At least five people were robbed of their cell phones in just over seven hours on city streets Wednesday night and Thursday morning, cops said.
The victims ranged in age from 18 to 55, and the robberies occurred in various city locations between 7:30 p.m. and 2:45 a.m., police said.
One victim was punched during the course of the robbery, another was pushed, a third was chucked to the ground and a 25-year-old woman had her cell phone swiped from behind as she talked on it, cops said.
The robberies occurred at or near the intersections of Golden Gate and Pierce streets; Hayes and Lyon streets; Hyde and Ellis streets; Sixth and Market streets; and Post Street between Larkin and Polk streets, police said.
Cops arrested suspects in three of the five incidents, police said.
The robberies continue a rash of street thefts in The City targeting cell phones, music players and other valuable electronic devices.
“It’s just like having diamonds,” San Francisco police Sgt. Troy Dangerfield said Wednesday. “You wouldn’t wear your diamonds everywhere.”
On Tuesday, a 16-year-old boy in the Bayview district was viciously beaten by seven thugs after refusing to give up his Apple iPod.
The robberies are occurring in daylight as well as at night. During a bustling weekday in the Financial District last month, a man was punched and robbed of his phone while texting on the sidewalk.
“People are not paying attention,” Dangerfield said.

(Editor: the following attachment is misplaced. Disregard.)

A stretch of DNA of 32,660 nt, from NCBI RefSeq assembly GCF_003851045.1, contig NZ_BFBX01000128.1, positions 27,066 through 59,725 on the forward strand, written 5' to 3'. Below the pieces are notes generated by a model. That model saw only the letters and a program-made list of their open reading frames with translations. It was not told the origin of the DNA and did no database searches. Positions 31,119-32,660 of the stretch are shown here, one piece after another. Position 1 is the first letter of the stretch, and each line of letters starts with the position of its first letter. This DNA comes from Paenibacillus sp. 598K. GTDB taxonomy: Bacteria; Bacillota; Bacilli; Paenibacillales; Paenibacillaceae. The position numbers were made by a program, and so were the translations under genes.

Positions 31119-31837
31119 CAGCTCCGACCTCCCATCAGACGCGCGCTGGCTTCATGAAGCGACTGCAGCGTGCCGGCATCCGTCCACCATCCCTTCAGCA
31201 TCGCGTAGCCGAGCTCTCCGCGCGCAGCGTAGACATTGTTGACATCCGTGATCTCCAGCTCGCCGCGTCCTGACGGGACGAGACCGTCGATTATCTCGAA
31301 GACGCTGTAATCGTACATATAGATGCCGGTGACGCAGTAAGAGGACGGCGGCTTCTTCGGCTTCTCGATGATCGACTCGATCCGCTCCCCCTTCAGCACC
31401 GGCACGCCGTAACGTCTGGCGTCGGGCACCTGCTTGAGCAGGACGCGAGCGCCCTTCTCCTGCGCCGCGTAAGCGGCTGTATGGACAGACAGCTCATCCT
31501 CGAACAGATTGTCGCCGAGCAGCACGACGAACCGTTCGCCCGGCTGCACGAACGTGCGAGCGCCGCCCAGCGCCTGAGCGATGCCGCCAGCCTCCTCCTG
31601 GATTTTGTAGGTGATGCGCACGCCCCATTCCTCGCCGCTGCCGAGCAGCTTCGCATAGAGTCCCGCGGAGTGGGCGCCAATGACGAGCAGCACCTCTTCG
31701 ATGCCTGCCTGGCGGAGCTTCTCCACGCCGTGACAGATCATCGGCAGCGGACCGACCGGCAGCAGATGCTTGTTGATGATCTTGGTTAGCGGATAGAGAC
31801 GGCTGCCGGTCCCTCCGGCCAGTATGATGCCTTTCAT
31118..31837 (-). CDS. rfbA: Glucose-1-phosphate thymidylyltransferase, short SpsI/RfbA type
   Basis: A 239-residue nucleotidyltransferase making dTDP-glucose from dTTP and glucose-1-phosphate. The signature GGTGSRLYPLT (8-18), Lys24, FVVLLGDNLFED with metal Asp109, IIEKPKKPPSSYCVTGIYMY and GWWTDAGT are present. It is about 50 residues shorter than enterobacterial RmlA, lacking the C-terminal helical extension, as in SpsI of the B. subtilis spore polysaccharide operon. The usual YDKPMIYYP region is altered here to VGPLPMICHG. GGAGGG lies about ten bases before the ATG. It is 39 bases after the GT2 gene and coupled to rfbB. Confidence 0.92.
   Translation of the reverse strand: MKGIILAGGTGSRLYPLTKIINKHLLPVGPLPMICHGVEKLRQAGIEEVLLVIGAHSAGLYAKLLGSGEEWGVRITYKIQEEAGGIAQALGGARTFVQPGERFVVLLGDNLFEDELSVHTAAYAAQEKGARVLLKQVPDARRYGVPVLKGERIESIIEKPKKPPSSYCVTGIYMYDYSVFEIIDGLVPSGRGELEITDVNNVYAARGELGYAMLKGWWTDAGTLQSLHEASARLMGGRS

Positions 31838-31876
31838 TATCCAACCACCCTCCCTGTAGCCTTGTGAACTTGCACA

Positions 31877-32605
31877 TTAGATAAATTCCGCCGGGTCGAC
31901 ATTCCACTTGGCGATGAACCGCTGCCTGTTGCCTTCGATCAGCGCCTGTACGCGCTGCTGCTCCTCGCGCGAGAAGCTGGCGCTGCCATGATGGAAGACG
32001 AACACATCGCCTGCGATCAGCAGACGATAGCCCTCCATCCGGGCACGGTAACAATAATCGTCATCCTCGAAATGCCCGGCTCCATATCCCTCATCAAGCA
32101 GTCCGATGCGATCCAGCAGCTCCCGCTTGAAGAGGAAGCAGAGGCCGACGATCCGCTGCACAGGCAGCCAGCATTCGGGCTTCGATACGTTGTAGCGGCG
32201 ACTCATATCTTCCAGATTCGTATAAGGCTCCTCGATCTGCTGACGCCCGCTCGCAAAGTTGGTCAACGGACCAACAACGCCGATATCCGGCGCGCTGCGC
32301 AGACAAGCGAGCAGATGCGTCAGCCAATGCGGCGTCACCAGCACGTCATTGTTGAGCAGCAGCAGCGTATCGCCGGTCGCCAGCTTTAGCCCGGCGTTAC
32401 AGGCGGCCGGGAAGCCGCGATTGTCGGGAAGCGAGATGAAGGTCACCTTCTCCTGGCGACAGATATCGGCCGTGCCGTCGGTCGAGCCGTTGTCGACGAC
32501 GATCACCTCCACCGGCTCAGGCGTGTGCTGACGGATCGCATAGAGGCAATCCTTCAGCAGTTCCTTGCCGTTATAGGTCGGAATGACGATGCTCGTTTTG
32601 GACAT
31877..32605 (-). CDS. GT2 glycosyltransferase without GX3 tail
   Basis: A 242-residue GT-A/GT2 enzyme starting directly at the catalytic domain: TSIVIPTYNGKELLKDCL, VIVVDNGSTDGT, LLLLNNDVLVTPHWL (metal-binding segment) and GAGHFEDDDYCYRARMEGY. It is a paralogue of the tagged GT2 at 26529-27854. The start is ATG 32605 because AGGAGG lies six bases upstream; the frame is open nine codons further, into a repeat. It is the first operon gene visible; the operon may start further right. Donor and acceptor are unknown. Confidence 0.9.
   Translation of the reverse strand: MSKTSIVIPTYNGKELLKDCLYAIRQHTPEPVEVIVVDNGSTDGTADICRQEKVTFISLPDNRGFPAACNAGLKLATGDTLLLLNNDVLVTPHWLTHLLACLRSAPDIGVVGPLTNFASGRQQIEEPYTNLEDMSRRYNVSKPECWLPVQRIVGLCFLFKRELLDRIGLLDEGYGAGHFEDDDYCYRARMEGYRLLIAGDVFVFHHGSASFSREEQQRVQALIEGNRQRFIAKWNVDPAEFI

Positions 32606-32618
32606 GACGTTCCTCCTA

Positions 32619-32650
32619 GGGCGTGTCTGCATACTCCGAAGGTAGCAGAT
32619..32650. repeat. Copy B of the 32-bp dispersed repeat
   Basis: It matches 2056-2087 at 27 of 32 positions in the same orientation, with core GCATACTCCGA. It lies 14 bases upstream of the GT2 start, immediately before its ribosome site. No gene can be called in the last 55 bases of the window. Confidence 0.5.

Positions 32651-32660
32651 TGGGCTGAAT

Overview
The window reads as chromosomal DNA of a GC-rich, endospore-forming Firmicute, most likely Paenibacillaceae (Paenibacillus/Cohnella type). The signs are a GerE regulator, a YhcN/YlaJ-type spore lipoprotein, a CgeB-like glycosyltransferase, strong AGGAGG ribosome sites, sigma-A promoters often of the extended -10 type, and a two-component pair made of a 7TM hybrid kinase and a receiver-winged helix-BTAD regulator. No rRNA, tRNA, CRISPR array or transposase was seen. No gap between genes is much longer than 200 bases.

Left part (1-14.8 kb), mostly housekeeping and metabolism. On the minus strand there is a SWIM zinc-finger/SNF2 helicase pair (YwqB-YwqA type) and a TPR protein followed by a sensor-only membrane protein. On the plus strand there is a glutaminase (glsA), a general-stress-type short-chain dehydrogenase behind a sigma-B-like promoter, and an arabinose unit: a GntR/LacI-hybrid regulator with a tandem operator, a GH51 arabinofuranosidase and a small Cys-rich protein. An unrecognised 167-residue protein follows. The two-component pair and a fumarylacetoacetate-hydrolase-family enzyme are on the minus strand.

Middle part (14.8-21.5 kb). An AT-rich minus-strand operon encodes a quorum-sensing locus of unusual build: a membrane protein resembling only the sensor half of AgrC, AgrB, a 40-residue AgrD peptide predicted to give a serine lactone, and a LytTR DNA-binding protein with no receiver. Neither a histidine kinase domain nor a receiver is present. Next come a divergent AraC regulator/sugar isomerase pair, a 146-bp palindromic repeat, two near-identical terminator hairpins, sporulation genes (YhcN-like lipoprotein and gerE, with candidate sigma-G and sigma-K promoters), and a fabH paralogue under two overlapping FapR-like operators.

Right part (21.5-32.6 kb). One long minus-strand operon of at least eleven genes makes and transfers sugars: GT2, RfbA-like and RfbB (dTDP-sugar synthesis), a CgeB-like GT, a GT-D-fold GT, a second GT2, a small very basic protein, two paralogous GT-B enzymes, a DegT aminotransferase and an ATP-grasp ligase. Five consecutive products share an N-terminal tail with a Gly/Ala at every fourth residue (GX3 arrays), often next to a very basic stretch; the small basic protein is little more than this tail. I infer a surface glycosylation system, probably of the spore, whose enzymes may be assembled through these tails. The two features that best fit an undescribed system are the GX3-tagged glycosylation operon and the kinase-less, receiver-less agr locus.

Once upon a time, tennis shoes — like Air Jordan’s — were the popular theft items, Dangerfield said. Phones, music players and e-readers have taken their place, and they’re more valuable and easier to resell, he said.
They’re also easier to steal, police said.
“Headphones and ear buds reduce your ability to hear and distract you from potential dangers.” Mission Station Capt. Greg Corrales said in a statement Tuesday.
A thief will sit back, wait till you’re not paying attention, and swipe it from you before dashing off, Dangerfield said.
Technology has emerged to track down phone thieves. One alleged thief is facing felony charges after the iPhone he swiped from a woman was being used to test a new, real-time GPS tracking application. Cops said they traced the phone to the suspect before making the arrest.
But that technology won’t always guarantee that police will be able to bust the person who stole your property, Dangerfield said. Your best bet is to avoid being the target of a robbery in the first place, he said.
“Avoid displaying or using them in public, especially on Muni,” Corrales said.
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